his body language when he is with the boy belie this. His final
rejection of the boy is ambivalent and you are left wondering
if he rejects the boy because of the boy’s devotion, or
whether he does it so the boy will not be penalised for helping
his father escape.
His relationship with Sven (a superb performance by David Yelland),
his devoted assistant with an eye to the main chance, is very
Suchet makes it clear from their tete a tetes, which are Rattigan’s
dramatic ploy to explain and develop his character, that while
he is prepared to use him, he neither trusts him, nor is he surprised
when, before Sven defects, he is requested to exculpate Sven from
the final debacle.
Rattigan hints, but does not make it clear, that it could be
Sven and not Herris who brought about the disaster, which looks
like ruining Gregor and which he spends the play trying to avoid
and David Yelland’s subtle performance makes such a theory
Ben Silverstone delineates the tortured yet ultimately loyal
and loving son with a sure hand.
His early scenes with his girlfriend, Carol, (a warm and tender
performance by Jennifer Lee Jellicorse), reveal that, like his
father, he rejects her love as he can’t cope with it.
As the play develops, so he develops the character so as to
appear the obverse side of his father; the same characteristic
traits but with an ability to use them for humanity rather than
His final scene with his father, which is, through the performance
of the two actors, emotionally charged but not overplayed, leaves
it open that he will profit by accepting their similarities and
use the knowledge for a better purpose in life.
Herris (Colin Stinton) and his accountant, Beeston (Will Huggins),
have one effective scene which is dominated by Suchet’s
bravura performance as he draws Herris into his web. Nevertheless,
they still managed to emerge bloody but unbowed, a remarkable
feat in itself and one for which they both deserve credit.
Countess Antonescu (Emma Ferguson ) is both a pawn in her husband’s
schemes and in Rattigan’s clear desire not to have a male
She has one effective scene with Suchet where she tries to win
back his attention, and a second when she runs scared at the coming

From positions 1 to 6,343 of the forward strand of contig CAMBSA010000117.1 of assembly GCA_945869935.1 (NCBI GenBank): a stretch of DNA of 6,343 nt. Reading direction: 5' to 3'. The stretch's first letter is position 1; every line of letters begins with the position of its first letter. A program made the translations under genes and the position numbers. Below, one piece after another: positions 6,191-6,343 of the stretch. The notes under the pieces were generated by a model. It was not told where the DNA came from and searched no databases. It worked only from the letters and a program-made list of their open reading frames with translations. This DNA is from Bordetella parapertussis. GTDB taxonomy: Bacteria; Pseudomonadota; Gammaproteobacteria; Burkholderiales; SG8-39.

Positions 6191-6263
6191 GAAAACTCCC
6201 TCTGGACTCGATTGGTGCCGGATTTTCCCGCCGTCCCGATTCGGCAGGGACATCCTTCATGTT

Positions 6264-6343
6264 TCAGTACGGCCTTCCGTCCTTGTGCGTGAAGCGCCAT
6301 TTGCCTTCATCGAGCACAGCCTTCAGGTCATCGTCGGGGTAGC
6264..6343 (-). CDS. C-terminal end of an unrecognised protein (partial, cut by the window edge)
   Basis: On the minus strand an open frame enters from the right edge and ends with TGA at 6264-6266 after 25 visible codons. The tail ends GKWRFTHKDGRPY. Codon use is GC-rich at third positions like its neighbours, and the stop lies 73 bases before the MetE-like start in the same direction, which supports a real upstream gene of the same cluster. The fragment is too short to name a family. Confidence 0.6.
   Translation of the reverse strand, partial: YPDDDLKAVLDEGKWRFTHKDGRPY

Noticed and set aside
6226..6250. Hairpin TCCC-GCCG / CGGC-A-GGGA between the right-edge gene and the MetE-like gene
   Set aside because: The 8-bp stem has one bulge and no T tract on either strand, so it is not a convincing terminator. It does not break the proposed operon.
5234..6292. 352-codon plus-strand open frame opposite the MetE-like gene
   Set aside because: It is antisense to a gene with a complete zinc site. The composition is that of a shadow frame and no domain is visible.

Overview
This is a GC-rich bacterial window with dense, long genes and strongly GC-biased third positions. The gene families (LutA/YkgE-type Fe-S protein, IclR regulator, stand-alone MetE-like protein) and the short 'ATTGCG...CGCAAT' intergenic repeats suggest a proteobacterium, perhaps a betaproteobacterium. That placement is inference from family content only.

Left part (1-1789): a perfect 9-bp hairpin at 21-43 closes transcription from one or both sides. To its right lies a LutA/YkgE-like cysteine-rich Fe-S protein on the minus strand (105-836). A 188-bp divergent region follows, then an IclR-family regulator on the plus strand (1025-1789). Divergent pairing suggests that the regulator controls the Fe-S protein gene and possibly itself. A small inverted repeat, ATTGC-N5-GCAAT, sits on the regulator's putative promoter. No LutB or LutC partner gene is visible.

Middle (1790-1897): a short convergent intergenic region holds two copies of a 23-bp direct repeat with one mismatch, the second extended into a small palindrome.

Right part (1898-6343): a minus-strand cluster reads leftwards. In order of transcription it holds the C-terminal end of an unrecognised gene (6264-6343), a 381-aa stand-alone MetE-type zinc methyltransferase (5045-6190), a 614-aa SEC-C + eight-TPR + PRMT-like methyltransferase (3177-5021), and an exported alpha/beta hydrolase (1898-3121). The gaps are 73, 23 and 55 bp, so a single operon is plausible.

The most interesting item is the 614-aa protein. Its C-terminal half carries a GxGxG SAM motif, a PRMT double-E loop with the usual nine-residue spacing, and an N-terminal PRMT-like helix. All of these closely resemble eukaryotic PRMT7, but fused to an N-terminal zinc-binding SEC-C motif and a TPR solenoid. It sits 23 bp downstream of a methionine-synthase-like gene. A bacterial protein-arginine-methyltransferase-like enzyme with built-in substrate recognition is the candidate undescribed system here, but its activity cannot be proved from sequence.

disaster and disassociates herself from it, allowing Suchet a
telling piece of business with her mink cape which he silently
hands her as a gesture of dismissal.
The action is well set off by Simon Higlett’s two room
and poverty stricken apartment ,which was a telling back ground
to the drama it encompassed.
Finally, one cannot overlook how much Maria Aitken’s direction
gave in thrusting the play from a forgotten piece into a really
first class play.
Despite its many flaws, I think even Rattigan, who was notoriously
picky with his directors in his latter days, would have appreciated
that she has finally created the reality of what he always believed
– that this was the best play he ever wrote.
An opinion which, with his track record, is open to discussion
but I cannot believe that any one seeing this production and David
Suchet’s performance would not agree that it deserves far
more appreciation than it received on its original showing.
If this time it does not achieve the respect and acclaim it deserves
in the West End, I shall be very surprised and I hate surprises!
Perhaps it will accomplish the ultimate irony of obtaining the
award named after the Actor who turned it down those many years
ago – I sincerely hope so.
Man And Boy by Terence Rattigan.
Directed by Maria Aitken; Designer, Simon Higlett; Lighting, Mick
Hughes; Sound, Howard Davidson.
CAST: David Suchet; Jennifer Lee Jellicorse; Ben Silverstone;
David Yelland; Colin Stinton; Will Huggins; Emma Ferguson.
Presented by Michael Whitehall & Guildford’s Yvonne
Richmond Theatre, The Green, Richmond, Surrey, TW9 IQJ.
Mon, Nov 22 – Sat, November 27, 2004.
Evenings: 7.45pm / Matinees: Wed & Sat 2.30pm.
Box Office: 020 8940 0088